Using Artificial Intelligence (AI) in corruption risk assessment

February 25, 2021

On February 14, 2019, the nonprofit Open AI announced that they had developed a new text-generating Artificial Intelligence (AI) system called GPT-2 that was capable of autonomously performing a range of natural language processing (NLP) tasks such as question and answering, summarization, translation, and perhaps most interestingly, text generation. In an effort to curb the spread of fake news, Open AI opted for a staged release of their GPT-2 model, noting at that time that “Due to our concerns about malicious applications of the technology, we are not releasing the trained model […] As an experiment in responsible disclosure, we are instead releasing a much smaller model for researchers to experiment with, as well as a technical paper”.

Eventually, the complete 1.5 billion parameter GPT-2 model was fully released in November 2019. In May 2020, Open AI announced the public beta release of the next generation GPT-3 model with the capacity of 175 billion machine learning parameters. Finally, earlier this year, Google Brain open-sourced their Switch Transformer, a natural-language processing AI model that scales up to 1.6-trillion parameters.

The unprecedented rate in which natural language processing technology has grown in the past few years poses various ethical, legal, and security questions related to misuse and accountability. This is a development that will most certainly shape the public discourse in the coming years. However, how can anti-corruption domain experts benefit from this technology today?

Freely available text-generating AI systems like the GPT-2, enable domain experts to create, scrutinize, and probe their own hyperrealities or, to use Umberto Eco’s terminology, authentic fakes, under controlled laboratory conditions [1]. Unlike traditional computer simulations that often involve complex statistical models, text-generating AI systems serve output formats which are human-readable.

Thus, we can foresee at least two elementary scenarios were text-generating AI can help anti-corruption experts. First, the expert can instruct the AI to unconditionally simulate authentic fakes. Second, the expert instructs the AI to generate conditional authentic fakes by manually providing prompts. In both scenarios, the AI will generate authentic narratives that can be used by the expert in downstream diagnostic tasks, such as corruption mapping and risk assessment. To put this into perspective, I have created a minimal web application where the user can prompt the GPT-2 model.

In the first example below, I have simply used the first 20 words from a 2012 article by Roberto Saviano in the New York Times to prompt the AI (prompt: The global financial crisis has been a blessing for organized crime. A series of recent scandals have exposed the connection). The synthetic text generated by the system is shown below the search bar (Fig. 1). Right straight out of the box, the AI demonstrated impressive cognitive ability to create text with plausible linkages between different actors and activities. The second example (Fig. 2) shows the results after prompting the system with a headline from a blog post by Sean McGoey.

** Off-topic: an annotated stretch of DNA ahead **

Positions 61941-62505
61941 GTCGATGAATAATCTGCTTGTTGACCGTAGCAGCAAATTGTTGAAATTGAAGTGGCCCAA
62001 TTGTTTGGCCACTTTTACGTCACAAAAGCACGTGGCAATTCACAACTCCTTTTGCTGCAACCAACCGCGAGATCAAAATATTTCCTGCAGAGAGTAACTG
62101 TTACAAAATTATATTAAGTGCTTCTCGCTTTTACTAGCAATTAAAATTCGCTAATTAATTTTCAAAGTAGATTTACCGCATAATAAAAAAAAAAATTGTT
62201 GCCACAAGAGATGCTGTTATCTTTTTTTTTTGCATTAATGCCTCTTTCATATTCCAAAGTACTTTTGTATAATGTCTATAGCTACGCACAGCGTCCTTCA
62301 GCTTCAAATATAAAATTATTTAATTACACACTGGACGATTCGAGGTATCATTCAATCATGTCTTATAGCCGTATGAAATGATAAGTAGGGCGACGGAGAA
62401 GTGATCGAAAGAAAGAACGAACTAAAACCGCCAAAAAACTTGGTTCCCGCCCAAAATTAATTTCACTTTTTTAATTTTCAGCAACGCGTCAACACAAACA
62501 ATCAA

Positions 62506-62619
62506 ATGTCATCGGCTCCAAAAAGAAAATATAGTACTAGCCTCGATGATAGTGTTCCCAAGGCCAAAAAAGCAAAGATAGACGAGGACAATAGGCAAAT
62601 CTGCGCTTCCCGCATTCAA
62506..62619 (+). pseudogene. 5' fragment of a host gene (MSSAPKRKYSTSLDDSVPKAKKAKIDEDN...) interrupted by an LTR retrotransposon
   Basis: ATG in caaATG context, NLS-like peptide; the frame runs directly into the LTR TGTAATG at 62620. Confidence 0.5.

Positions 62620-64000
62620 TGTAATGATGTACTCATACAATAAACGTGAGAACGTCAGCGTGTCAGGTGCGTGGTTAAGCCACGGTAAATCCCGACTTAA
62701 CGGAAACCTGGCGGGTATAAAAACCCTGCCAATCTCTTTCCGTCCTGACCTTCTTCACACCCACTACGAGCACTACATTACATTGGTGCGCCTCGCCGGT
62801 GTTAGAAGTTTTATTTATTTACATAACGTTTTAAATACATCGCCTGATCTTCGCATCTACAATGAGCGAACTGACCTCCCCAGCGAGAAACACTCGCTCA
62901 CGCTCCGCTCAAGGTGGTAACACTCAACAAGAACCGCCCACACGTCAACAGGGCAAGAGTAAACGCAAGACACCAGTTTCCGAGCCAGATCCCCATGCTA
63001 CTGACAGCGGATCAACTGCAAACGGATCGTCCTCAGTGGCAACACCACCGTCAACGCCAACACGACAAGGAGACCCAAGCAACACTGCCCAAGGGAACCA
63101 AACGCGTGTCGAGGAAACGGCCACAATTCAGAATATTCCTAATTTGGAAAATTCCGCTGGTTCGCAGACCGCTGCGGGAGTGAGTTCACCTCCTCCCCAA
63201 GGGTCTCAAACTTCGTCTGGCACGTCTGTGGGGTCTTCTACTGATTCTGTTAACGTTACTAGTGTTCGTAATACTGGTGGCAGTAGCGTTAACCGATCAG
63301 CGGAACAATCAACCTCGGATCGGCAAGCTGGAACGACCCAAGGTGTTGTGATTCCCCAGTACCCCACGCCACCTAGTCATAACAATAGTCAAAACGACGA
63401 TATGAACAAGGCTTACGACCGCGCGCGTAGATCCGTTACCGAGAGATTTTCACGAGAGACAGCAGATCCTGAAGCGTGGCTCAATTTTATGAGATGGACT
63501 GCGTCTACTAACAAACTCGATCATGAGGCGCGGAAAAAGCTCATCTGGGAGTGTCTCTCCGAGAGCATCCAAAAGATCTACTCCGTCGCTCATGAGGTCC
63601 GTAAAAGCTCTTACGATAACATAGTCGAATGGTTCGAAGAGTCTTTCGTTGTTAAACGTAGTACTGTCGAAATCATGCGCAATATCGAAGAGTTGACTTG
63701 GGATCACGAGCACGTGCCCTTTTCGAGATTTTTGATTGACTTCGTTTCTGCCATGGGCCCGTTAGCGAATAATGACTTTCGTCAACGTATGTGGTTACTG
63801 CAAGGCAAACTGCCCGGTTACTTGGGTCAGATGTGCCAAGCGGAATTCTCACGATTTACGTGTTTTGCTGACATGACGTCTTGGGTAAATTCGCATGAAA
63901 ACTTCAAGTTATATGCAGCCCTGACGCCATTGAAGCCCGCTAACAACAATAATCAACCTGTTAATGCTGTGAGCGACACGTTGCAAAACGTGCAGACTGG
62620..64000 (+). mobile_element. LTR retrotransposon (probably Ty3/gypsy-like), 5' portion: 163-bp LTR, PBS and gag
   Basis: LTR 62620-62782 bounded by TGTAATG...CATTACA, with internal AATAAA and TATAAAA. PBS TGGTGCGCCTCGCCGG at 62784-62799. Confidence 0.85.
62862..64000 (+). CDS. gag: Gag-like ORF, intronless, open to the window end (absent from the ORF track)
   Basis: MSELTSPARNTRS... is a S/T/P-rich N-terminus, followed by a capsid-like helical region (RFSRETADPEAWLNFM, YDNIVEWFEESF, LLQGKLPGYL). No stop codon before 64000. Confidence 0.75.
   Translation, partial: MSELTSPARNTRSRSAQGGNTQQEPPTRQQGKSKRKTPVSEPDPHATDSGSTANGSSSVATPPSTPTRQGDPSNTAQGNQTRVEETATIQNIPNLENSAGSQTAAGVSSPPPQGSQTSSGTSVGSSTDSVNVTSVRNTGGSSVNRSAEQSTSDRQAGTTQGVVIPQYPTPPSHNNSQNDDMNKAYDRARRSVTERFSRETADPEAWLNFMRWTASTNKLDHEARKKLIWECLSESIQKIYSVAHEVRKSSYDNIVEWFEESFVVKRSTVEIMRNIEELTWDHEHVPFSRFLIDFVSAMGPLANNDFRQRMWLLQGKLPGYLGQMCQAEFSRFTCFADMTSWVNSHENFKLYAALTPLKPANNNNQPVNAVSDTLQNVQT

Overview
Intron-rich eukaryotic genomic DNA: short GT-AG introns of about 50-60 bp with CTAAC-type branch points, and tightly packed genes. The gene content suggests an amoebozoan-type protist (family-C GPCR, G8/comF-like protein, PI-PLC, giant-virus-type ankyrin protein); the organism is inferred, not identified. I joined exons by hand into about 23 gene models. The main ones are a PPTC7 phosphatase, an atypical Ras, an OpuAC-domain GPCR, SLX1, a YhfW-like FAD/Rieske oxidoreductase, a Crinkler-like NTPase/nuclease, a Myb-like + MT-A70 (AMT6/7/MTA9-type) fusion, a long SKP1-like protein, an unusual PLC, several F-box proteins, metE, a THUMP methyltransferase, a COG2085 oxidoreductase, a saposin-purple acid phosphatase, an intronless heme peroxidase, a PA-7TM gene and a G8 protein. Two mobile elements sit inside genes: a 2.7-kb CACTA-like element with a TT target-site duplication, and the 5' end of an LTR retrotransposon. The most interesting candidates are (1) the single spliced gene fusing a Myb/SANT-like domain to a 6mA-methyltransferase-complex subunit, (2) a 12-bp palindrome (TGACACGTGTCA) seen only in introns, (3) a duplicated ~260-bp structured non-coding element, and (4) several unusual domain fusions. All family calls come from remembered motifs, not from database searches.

The synthetic text generated in the examples follows a specific genre, reflecting the style of the original text data used during the training phase of the model. The GPT-2 model used in this public demo has not been fine-tuned on a dedicated corruption corpus that would have drastically increased its coherence of the output and the potential for misuse. In a production environment, anti-corruption teams can fine-tune the model by using original texts from their domain, and generate a large volume of synthetic reports that will enable them to explore new corruption risk terrains and previously unobserved linages.

Figure 1. Text generation example from a New York times article.

Figure 2. Text generation example from a ICIJ blog post.


[1] Travels in Hyperreality is an anthology of essays written by Eco that uses the theme of “faith in fakes” as a tool to critique modern Western culture. Eco goes “in search of instances where the American imagination demands the real thing and, to attain it, must fabricate the absolute fake” (p. 17). In Eco’s terms, the “absolute fake” is a full-scale authentic copy of real cultural artifact, buildings, people, and texts. It is a form of hyperreality that people perceive as an improved copy of the actual or “real” things.

Panos Kostakos, RIOC member